There are two ways to build a many-to-many relationship.
The first way uses a has_many association with the :through option and a join model, so there are two stages of associations.
A has_many :through association is often used to set up a many-to-many connection with another model. This association indicates that the declaring model can be matched with zero or more instances of another model by proceeding through a third model.
For example, consider a medical practice where patients make appointments to see physicians. The relevant association declarations could look like this:
class Physician < ActiveRecord::Base
has_many :patients, :through => :appointments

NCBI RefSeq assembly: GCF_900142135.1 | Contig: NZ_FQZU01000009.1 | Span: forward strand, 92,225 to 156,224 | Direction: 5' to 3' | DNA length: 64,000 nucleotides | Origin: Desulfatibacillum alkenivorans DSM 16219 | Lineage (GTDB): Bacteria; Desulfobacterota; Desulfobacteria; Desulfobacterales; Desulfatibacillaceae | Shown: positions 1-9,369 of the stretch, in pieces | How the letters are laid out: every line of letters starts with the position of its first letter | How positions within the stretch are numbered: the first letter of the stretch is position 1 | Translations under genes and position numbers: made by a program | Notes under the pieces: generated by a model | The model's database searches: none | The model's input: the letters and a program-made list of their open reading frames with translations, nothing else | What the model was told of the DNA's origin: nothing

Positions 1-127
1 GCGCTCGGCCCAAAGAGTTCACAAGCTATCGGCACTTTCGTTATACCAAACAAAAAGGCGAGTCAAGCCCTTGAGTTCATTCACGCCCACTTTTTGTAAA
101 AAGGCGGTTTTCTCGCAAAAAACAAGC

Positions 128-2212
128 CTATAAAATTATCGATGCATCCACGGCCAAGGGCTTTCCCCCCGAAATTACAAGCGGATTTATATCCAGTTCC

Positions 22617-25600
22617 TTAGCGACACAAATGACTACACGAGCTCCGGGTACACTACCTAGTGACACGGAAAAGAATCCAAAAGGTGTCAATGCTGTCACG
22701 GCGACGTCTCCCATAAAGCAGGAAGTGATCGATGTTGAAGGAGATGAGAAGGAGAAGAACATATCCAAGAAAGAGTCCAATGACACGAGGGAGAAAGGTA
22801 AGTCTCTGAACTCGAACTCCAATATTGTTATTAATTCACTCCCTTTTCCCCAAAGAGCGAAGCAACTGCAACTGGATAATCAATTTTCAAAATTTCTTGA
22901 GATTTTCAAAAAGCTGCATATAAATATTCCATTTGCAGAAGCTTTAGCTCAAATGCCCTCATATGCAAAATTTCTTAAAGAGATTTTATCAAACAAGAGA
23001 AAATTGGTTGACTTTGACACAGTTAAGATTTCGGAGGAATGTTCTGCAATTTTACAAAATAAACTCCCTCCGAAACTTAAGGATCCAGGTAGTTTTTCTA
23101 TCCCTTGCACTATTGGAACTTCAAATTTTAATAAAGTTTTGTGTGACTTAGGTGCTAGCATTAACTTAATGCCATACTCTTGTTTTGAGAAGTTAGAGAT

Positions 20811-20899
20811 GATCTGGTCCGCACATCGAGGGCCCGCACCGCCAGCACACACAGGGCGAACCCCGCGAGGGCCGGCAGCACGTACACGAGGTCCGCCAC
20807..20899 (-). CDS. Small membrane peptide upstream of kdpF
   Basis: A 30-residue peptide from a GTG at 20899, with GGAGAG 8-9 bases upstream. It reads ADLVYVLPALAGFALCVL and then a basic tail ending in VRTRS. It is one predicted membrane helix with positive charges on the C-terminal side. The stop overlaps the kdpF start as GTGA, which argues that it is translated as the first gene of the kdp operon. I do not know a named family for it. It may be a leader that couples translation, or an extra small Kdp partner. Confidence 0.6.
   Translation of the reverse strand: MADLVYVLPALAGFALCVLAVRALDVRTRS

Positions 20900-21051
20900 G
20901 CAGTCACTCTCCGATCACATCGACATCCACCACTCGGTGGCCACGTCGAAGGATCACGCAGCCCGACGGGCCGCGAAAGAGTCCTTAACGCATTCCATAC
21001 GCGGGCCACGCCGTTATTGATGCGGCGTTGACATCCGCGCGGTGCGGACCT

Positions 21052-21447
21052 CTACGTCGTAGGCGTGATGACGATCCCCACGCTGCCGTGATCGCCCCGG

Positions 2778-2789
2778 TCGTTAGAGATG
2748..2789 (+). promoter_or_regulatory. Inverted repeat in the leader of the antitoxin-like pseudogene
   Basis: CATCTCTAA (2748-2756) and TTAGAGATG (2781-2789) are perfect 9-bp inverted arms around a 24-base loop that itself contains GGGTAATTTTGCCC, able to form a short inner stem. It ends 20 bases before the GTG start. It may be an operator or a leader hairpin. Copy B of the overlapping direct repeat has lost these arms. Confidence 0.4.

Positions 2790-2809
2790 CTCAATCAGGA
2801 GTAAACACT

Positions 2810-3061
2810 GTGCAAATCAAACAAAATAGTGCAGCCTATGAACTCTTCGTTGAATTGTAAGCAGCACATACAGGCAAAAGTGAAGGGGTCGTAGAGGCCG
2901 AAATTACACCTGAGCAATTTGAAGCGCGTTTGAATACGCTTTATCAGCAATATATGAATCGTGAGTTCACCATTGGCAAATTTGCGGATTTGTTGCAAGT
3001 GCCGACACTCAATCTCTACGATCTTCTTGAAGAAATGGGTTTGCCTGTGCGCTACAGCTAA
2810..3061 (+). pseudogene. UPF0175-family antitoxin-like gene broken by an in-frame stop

class Appointment < ActiveRecord::Base
class Patient < ActiveRecord::Base
has_many :physicians, :through => :appointments
The collection of join models can be managed via the API. for example, if you assign
physician.patients = patients
new join models are created for newly associated objects, and if some are gone their rows are deleted.
Automatic deletion of join models is direct, no destroy callbacks are triggered.
The has_many :through association is also useful for setting up "shortcuts" through nested has_many associations. For example, if a document has many sections, and a section has many paragraphs, you may sometimes want to get a simple collection of all paragraphs in the document. You could set that up this way:
class Document < ActiveRecord::Base
has_many :paragraphs, :through => :sections
class Section < ActiveRecord::Base
class Paragraph < ActiveRecord::Base
With :through => :sections specified, Rails will now understand: